Sunday, October 27, 2013


I can not dismiss the artistry of Cormac McCarthy as easily as his detractors. And I will not read any kind of depth into his nihilism, as would his defenders. I certainly agree that McCarthy is the guiding auteur of this thing more than director Ridley Scott, but what the hell do we get out of it?

Perhaps his detractors, finding his shallow worldview given such a clear and uncluttered depiction here, are realizing that they overpraised NO COUNTRY FOR OLD MEN back in the day, and trying to backtrack. McCarthy's "we're trapped by our bad decisions, everything and everyone is fucked" semi-philosophy always struck me as high school-level nihilism. Even given a high shine and executed by strong actors, as it is here, it's still high school nihilism. Such a worldview is better (or is at least more honestly) played for comedy, as the Coens did in their post-NO COUNTRY project BURN AFTER READING, or as Javier Bardem does in his fantastic monologue in this movie, recalling his girlfriend's sexual encounter with his car.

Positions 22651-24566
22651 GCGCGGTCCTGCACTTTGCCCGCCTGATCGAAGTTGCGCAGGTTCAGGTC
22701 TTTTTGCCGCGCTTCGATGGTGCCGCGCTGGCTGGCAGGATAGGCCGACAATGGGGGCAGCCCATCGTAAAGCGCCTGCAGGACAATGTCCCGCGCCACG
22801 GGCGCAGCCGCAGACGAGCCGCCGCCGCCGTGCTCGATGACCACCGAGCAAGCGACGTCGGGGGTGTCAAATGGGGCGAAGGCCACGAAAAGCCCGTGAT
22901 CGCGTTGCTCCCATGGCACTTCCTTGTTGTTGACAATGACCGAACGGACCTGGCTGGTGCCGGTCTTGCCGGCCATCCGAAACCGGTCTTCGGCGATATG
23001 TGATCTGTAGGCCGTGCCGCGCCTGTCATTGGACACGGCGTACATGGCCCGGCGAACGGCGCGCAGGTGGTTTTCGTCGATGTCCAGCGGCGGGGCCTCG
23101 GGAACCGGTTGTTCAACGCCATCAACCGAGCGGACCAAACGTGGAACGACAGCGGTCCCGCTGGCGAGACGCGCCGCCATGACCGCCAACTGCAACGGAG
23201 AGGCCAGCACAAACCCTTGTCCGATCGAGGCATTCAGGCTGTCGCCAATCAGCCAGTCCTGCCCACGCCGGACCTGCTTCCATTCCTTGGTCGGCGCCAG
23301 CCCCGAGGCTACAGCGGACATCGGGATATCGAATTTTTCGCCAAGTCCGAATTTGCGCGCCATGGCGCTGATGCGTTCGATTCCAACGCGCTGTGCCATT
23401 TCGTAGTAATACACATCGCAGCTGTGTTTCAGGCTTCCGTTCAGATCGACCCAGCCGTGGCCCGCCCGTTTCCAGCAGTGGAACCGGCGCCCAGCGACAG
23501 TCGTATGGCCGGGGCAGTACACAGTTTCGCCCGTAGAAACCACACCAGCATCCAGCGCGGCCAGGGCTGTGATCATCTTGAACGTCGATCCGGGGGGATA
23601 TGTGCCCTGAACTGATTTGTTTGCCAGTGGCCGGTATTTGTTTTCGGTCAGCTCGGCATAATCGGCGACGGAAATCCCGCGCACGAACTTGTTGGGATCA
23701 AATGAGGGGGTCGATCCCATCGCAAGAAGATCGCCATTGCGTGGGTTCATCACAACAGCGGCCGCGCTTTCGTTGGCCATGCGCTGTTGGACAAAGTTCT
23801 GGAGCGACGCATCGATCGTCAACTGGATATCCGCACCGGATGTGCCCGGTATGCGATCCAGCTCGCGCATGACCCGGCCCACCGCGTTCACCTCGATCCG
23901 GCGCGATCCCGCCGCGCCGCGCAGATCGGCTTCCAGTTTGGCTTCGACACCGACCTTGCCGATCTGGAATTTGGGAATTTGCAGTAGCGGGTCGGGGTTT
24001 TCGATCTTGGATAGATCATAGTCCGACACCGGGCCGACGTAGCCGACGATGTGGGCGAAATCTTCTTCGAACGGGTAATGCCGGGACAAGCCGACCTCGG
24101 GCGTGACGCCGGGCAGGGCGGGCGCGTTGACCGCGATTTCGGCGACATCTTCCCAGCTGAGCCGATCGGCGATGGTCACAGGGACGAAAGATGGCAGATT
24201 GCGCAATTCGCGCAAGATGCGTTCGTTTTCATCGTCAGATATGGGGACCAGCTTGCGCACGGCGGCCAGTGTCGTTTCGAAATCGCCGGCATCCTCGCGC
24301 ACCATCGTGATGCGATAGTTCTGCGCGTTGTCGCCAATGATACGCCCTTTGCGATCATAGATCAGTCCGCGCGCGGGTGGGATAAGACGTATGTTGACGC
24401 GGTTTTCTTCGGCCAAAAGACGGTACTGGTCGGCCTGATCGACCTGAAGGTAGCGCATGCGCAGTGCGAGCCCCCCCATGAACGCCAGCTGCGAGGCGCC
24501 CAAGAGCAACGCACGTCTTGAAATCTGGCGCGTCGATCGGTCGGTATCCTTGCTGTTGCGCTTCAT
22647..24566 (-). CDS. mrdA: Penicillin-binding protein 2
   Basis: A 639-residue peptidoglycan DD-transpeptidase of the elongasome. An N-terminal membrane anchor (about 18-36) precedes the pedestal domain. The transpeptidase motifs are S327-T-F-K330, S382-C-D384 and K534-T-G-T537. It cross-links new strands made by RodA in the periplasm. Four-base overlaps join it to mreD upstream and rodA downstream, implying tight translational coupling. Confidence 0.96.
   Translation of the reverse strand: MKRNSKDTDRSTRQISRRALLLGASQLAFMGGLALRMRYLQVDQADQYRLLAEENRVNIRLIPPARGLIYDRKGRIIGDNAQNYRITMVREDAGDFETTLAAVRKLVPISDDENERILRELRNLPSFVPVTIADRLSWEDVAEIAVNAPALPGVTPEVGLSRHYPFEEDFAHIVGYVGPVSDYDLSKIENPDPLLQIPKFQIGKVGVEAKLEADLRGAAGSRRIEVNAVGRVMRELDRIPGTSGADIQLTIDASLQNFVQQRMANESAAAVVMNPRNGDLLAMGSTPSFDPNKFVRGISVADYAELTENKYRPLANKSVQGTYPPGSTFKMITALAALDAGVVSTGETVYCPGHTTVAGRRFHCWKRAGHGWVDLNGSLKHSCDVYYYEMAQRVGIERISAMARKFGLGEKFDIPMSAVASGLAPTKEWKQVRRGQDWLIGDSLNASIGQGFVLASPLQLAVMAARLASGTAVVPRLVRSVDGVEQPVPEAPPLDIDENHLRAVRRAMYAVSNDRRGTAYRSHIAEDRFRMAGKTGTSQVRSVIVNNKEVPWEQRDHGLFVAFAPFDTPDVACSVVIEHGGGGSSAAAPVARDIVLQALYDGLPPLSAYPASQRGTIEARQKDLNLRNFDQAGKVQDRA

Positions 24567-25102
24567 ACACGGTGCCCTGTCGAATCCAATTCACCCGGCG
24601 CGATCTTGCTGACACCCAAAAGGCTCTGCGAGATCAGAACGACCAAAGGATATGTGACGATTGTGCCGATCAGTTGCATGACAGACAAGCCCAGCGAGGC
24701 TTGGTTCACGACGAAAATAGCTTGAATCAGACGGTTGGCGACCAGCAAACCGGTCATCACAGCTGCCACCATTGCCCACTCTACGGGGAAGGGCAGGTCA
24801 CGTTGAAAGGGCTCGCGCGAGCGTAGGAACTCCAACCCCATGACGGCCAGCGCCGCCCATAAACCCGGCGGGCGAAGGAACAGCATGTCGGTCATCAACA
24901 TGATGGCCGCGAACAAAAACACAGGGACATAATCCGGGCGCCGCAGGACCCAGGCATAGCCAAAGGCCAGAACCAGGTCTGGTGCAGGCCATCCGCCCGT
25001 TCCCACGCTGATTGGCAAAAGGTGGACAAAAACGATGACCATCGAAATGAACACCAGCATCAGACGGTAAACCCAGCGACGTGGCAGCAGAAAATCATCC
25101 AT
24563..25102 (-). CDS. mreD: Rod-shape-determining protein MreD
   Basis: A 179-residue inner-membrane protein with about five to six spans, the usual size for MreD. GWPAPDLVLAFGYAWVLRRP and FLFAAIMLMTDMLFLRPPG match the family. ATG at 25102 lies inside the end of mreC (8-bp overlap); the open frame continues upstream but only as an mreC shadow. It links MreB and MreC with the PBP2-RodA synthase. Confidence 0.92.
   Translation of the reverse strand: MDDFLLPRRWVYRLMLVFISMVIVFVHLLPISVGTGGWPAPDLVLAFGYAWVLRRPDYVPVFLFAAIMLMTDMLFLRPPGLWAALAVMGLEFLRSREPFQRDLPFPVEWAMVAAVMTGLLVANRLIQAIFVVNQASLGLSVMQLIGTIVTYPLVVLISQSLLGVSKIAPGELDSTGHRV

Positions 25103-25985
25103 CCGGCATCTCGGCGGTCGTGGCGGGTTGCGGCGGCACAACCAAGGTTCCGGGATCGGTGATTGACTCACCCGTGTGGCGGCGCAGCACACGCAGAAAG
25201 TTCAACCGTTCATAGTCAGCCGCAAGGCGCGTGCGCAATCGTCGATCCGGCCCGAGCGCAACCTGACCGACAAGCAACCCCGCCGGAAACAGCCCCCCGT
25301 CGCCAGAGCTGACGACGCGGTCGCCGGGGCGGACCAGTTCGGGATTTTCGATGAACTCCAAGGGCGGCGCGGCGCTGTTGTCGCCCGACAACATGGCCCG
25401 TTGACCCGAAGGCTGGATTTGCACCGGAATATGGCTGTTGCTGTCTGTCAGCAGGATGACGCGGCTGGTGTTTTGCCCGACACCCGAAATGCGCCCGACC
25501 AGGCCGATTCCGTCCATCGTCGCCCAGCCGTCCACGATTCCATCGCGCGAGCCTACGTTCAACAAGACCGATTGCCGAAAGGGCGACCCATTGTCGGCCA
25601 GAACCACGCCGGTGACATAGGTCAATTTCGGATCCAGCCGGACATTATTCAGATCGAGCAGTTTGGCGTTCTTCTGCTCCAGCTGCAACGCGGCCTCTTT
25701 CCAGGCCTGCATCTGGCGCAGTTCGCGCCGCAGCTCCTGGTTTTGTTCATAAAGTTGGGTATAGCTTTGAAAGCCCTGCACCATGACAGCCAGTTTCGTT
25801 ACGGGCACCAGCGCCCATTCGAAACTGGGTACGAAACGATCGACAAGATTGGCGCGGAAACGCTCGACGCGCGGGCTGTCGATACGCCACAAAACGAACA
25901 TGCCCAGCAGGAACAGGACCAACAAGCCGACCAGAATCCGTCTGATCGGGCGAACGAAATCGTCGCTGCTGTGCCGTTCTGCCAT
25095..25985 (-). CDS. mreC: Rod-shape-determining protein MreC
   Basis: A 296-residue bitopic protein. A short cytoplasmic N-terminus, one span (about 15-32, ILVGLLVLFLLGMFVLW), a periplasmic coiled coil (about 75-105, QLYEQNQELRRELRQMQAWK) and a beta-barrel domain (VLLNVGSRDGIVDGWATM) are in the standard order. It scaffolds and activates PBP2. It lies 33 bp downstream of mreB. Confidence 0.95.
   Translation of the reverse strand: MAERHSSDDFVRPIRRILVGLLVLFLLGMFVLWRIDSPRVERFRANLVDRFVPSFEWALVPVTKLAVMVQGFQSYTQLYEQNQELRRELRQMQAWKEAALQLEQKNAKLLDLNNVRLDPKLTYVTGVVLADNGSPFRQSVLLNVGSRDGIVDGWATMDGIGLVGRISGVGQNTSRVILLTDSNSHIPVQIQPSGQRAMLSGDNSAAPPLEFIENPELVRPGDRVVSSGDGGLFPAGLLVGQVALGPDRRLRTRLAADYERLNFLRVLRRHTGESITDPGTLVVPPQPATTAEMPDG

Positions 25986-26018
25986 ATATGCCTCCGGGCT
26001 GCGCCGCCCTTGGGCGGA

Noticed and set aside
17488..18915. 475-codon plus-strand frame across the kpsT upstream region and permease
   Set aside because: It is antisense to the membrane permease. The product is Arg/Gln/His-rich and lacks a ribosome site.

The movie moves with style and grace, and does find variations on its one-note message. McCarthy's style tends to give each member of the cast the same voice (much in the manner of Tarantino or Sorkin). Happily, there is poetry in that language, and the movie's greatest gift is letting its veteran cast go to town with fairly lengthy and eloquent passages (among the supporting players, Bruno Ganz finds fine purchase in his scene as an eternally wise diamond merchant; Ruben Blades offers a perfect sardonic world-weariness to his own summation near the end of the movie). But in the end its all lip service to the same petty, faux-deep nihilism, and no matter how eloquently it delivers its message, THE COUNSELOR can't hide the fact that it isn't saying a damn thing.

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